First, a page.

Perceptions of School. The concept of school is a popular focus in children’s literature. Just as the purpose, structure, and realities of school have evolved over time, so has the portrayal of school changed in children’s books. What does Pigeon understand school to be at the beginning of the book and at the end? How does that align with contemporary or outdated notions in real life? With the help of your school or local librarian, gather a text set of books that center the concept of school. Some titles you might gather include Rain School, by James Rumford; Frank and Lucy Get Schooled, by Lynne Rae Perkins; Steamboat School, by Deborah Hopkinson; and Dear Substitute, by Liz Garton Scanlon and Audrey Vernick; School’s First Day of School, by Adam Rex; The Day You Begin, by Jacqueline Woodson; and First Day Jitters, by Julie Danneberg; Midnight Teacher, by Janet Halfmann; and If I Built a School, by Chris Van Dusen. Share these titles with your students, and then engage them in discussion around the following questions: How is the school portrayed in each book? What patterns do students notice? What stereotypes? How do the students respond to the idea of school? Are those descriptions and responses realistic? What would your students do in similar situations? How might they challenge some of those stereotypes? What stories might your students write about school that made a difference in their lives? After discussion, invite students to write or draw about their ideal school.
Reader’s Theater. Told solely through character dialogue, each of these books are fantastic for use in reader’s theater activities. Additionally, the text does not indicate how the dialogue is said, nor does it provide any dialogue tags (i.e., “said,” “replied,””asked,” etc.), which makes determining what kind of sentence each is and how it should be read aloud a worthwhile exercise for students as they prepare their reader’s theater performance. Have your students practice reading the story aloud in small groups and then perform a reader’s theater version of it in with different intonation, speed, and volume to hear all the ways it can be read aloud fluently. A version of this Teaching Invitation originally appeared in our entry for Nino Wrestles the World.
Mo Willems Author-Illustrator Study. Mo Willems’ works are a favorite in many classrooms among both students and teachers. Gather a collection of his work and biographical information, including interviews. Read through his books as a class, noting similarities and differences across the books’ formats and styles. Take a close look at his writing techniques, noting his word choices and use of figurative language. Ask your students to identify patterns in setting, theme, character, and plot across the books. Examine Willems’ storytelling techniques, as well as the topics and perspectives he writes about in her books. Compile a list of “writing lessons” gained from this author study, and invite your students to try out some of the writing techniques you have discussed in their own writing. Have them do the same with Willems’ illustrations. What styles, media, and techniques does he employ? What themes or symbols do they see across his illustrations? Gather information from the websites listed below, your school or local librarian, the Internet, and as other biographical sources.
Stereotypes in Series Books. Harold and Hog Pretend for Real! emphasizes that just because two people or characters appear physically similar, that doesn’t mean they think, feel, or behave the same. At the same time, many series books continue to perpetuate stereotypes about different populations of people. Invite students to engage in an inquiry about the series books in the classroom and the school library. What kinds of characters do they notice appear most in the series? Have students compare and contrast how the characters are portrayed. What do they notice about their descriptions and illustrations? Their plotlines? What patterns do they see regarding how similar looking characters think, feel, and behave? How do those patterns correspond with or challenge what they know about those populations in the real world? For example, some series that have been critiqued for stereotypical representations of populations include Tin Tin, Little House and Alvin Ho for their portrayal of Native Americans, Skippyjon Jones for its portrayal of the Spanish language, and many books by Dr. Seuss for their depiction of Asian, Middle Eastern, African, and Eastern European cultures. Invite students to write to the school principal, curriculum adminstrator, and school board about these issues, advocating instead for adding new series and titles that celebrate the mosaic of human diversity.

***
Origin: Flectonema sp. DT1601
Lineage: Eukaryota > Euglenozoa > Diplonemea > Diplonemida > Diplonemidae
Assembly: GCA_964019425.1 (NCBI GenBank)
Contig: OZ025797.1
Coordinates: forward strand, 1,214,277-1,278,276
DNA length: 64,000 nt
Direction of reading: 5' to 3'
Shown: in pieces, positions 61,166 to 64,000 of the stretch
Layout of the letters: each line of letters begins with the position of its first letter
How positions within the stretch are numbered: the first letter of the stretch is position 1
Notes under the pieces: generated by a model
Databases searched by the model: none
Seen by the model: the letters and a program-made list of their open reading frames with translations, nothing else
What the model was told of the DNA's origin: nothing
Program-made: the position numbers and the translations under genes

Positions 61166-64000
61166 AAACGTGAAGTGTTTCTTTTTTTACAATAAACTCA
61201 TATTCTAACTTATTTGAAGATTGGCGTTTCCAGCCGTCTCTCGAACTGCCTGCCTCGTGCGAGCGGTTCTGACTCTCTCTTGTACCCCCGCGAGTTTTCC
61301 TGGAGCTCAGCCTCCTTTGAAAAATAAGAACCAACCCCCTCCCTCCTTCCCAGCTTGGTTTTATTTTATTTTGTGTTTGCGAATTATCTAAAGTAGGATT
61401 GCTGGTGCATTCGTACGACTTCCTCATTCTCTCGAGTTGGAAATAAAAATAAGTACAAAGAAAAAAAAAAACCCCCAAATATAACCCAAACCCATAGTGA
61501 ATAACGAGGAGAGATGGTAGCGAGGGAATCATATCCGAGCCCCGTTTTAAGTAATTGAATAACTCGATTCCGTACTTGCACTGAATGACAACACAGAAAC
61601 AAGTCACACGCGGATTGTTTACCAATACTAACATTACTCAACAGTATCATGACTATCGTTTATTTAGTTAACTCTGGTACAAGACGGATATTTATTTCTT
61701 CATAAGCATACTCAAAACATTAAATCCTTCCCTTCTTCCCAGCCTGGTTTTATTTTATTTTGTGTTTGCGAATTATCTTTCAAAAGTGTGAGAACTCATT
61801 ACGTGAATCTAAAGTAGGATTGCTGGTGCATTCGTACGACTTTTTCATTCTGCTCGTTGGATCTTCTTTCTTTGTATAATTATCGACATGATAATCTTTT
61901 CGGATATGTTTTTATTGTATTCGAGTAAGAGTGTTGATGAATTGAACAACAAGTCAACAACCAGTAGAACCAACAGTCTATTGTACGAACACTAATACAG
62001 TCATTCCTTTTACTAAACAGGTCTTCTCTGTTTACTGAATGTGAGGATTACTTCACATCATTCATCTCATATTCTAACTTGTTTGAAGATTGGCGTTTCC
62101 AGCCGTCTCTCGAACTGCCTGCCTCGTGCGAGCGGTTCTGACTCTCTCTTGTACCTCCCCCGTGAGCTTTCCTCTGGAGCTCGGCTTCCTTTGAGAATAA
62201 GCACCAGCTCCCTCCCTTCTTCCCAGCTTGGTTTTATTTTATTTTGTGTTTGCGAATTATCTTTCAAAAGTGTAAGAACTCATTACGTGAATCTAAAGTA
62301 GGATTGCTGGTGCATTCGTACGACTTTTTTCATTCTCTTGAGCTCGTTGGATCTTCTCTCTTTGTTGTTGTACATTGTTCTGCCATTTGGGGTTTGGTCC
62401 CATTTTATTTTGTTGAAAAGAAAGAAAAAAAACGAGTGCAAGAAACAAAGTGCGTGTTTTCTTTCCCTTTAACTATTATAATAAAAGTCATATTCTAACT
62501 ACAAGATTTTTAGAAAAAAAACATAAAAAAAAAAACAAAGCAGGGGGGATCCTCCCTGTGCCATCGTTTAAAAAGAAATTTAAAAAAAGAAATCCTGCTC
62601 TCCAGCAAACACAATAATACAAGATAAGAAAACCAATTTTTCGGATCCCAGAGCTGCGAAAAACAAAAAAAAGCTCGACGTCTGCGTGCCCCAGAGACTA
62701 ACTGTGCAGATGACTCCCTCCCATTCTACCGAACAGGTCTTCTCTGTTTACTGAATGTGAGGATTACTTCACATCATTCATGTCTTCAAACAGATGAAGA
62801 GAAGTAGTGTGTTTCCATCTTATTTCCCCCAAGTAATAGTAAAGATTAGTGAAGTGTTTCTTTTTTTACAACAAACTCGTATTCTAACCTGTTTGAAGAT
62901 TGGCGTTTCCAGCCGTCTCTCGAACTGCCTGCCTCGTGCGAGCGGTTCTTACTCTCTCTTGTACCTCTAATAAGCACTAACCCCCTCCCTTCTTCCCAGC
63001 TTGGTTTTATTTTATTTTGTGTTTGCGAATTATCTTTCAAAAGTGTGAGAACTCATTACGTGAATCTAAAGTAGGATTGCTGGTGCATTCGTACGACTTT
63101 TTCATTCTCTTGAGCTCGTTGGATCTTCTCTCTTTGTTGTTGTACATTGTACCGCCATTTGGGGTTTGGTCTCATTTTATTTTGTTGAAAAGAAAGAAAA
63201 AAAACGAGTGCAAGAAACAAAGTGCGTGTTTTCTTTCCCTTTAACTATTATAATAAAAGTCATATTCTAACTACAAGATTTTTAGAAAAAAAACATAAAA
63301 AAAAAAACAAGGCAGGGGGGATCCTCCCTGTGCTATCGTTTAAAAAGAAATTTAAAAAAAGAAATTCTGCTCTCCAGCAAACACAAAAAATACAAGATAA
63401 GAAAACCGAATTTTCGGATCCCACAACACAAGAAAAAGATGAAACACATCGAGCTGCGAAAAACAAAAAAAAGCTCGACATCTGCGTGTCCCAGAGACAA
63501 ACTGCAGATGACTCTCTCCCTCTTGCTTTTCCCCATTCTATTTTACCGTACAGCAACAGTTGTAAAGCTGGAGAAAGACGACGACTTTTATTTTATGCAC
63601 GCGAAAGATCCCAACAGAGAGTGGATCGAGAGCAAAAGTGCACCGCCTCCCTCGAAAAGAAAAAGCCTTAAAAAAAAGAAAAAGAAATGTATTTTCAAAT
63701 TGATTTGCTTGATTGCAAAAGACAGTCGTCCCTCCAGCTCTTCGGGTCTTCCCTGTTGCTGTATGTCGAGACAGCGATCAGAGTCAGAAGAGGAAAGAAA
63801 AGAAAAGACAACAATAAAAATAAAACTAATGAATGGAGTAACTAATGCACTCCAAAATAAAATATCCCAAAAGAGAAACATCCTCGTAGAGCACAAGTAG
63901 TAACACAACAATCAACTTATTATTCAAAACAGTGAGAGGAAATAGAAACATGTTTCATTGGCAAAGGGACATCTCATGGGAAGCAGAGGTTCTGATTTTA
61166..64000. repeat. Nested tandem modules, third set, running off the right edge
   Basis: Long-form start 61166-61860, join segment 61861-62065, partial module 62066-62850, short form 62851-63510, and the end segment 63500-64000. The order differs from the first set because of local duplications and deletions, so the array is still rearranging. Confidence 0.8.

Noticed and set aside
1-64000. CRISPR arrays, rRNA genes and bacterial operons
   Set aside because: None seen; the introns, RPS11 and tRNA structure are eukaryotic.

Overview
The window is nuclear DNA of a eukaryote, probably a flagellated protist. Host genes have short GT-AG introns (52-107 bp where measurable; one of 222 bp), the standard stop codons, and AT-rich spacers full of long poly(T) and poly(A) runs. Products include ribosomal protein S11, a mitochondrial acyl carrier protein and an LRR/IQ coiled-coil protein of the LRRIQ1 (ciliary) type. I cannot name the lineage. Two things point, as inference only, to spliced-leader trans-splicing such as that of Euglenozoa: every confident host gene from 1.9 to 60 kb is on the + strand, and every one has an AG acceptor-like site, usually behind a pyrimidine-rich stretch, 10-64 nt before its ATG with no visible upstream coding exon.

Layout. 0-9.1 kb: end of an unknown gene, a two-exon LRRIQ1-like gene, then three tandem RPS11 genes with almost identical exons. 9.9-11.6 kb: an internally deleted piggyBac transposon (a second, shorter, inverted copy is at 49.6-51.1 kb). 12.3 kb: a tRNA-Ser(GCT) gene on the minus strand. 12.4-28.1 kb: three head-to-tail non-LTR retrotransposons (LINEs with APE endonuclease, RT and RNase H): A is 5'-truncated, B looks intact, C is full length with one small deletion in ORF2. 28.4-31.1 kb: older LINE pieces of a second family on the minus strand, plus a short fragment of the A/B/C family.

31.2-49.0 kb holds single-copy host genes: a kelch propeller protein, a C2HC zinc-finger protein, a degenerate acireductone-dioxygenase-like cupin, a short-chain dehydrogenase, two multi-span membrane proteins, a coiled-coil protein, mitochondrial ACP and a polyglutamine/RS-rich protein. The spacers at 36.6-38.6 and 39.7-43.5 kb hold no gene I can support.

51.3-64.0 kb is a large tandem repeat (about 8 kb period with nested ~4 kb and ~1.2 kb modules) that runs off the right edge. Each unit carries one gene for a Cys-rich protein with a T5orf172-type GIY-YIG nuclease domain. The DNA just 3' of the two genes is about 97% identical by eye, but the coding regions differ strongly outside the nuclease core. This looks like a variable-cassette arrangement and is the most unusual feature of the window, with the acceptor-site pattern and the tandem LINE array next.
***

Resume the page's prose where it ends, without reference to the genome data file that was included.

Mo Willems’ website
Dan Santat’s website
“How to Draw Piggie”
http://pigeonpresents.com/vid-e-mos/how-to-draw-piggie/ – Pigeon Presents
https://www.artforkidshub.com/draw-piggie/ – Art for Kids Hub
“How to Draw Gerald”
https://www.artforkidshub.com/draw-gerald/ – Art for Kids Hub
“Let’s Draw the Pigeon”
https://www.nccil.org/visit/art-activities/lets-draw-the-pigeon – National Center for Children’s Illustrated Literature
Danneberg, J. (2000). First day jitters. Ill. by J. Love. Watertown, MA: Charlesbridge Publishers.
Halfmann, J. (2018). Midnight teacher: Lilly Ann Granderson and her secret school. Ill. by L. Ladd. New York: Lee & Low Books.
Hoopman, K. (2017). All birds have anxiety. Philadelphia, PA: Jessica Kinglsey Publishers.
Jackson, E. (2003). It’s back to school we go! First day stories from around the world. Ill. by J. D. Ellis. Minneapolis, MN: Millbrook Press.
Rex, A. (2016). School’s first day of school. Ill. by C. Robinson. New York: Roaring Brook Press.
Rurrs, M. (2009). My school in the rain forest: How children attend school around the world. Honesdale, PA: Boyds Mill Press.
Tregonning, M. (2018). Small things. Pajama Press.
Van Dusen, C. (2019). If I built a school. New York: Dial.
Winter, J. (2009). Nasreen’s secret school. New York: Beach Lane Books.
Woodson, J. (2018). The day you begin. Ill. by R. Lopez. New York: Nancy Paulsen Books.
Yamada, K. (2016). What to do with a problem? Seattle, WA: Compendium.
Zuppardi, S. (2016). Jack’s worry. Somerville, MA: Candlewick Press.
About Grace Enriquez
Grace is an associate professor of language and literacy at Lesley University. A former English Language Arts teacher, reading specialist, and literacy consultant, she teaches and writes about children’s literature, critical literacies, and literacies and embodiment. Grace is co-author of The Reading Turn-Around and co-editor of Literacies, Learning, and the Body.